And let’s not forget the startling conflict-of-interest that’s going on in the Western Arctic, here. The “go to” guy has absolutely no incentive to work with the democratically elected MP, and indeed has every incentive to try and subvert him. Our governments are not supposed to work that way. To do otherwise is more than just a startling slap in the face of the voters of Western Arctic, or Skeena-Bulkley Valley. This is a slap in the face of the democratic aspirations of all Canadians, full stop.
Regardless of how we vote, we have the right to be well-served by this government. This government works for us, not the other way around.
Condemnation from the Vancouver Sun:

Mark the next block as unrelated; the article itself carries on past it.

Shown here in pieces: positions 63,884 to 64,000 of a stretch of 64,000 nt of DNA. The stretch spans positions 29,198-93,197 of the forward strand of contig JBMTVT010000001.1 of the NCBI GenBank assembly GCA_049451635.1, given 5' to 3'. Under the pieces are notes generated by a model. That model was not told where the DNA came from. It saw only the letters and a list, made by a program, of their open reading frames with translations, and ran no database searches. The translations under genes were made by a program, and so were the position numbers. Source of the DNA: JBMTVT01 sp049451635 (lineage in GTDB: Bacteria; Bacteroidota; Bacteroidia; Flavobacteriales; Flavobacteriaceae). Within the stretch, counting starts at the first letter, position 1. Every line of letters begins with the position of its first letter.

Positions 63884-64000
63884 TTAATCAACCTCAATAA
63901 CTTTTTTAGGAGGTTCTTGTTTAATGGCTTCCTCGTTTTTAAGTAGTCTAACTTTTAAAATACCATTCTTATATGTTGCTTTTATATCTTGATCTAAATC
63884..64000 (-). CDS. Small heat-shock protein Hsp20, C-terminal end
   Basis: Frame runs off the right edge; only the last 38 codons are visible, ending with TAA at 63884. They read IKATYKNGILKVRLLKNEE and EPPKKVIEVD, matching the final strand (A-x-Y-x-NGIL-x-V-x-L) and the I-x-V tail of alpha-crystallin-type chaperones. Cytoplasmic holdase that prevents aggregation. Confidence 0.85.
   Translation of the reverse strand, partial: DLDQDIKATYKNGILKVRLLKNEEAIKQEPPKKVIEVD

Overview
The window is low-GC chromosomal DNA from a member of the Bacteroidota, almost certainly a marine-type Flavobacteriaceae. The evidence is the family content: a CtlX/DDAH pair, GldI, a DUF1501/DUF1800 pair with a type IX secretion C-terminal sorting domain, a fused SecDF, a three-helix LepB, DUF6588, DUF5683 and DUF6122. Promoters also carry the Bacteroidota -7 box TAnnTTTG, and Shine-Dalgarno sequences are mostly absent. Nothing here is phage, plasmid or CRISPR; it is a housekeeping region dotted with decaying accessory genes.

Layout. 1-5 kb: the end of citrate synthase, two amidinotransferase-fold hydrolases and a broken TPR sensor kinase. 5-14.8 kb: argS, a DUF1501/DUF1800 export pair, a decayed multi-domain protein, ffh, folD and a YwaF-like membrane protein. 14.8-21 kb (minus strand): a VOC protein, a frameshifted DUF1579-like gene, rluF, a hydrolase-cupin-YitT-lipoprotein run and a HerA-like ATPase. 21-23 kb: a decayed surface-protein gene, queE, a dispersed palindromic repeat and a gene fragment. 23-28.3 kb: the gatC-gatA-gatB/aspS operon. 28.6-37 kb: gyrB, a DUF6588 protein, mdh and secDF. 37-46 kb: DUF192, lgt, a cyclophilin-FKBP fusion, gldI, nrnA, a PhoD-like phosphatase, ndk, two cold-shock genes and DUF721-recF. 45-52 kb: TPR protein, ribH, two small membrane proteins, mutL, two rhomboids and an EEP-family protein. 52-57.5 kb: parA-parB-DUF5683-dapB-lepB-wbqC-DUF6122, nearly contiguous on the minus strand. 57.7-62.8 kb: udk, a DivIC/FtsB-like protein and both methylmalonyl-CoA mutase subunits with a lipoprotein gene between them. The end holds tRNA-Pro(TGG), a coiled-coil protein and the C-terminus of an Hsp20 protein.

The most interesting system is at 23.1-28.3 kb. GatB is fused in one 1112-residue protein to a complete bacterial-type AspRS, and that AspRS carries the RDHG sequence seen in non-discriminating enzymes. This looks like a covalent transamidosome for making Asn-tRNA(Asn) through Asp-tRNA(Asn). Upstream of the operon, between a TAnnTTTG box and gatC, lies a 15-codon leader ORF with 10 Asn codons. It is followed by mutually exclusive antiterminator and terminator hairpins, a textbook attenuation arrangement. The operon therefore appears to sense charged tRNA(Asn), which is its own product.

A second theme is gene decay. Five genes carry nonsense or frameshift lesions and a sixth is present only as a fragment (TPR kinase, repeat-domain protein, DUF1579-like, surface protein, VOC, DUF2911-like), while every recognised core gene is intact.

Meanwhile, the Conservative member of Parliament who is chair of the British Columbia caucus has been hard at work trying to profit from the principle that drives patronage, the notion that the benefits of government are most readily available through partisan channels.
In the face of an ethics complaint, the federal Conservative party says it did not approve of a decision by Dick Harris, the MP for Cariboo-Prince George, to “appoint” a Tory in a riding held by a New Democratic Party MP to act as a conduit to the government.
But neither has it condemned his statement that people in the Skeena- Bulkley Valley riding would get better service from the government if they deal with the nominated Tory candidate, Houston Mayor Sharon Smith, than they will through their elected MP, New Democrat Nathan Cullen.
It is also hard to imagine that given the tight, central control Harper has imposed on the party, Harris would have initiated the scheme without having it vetted first by the party brass.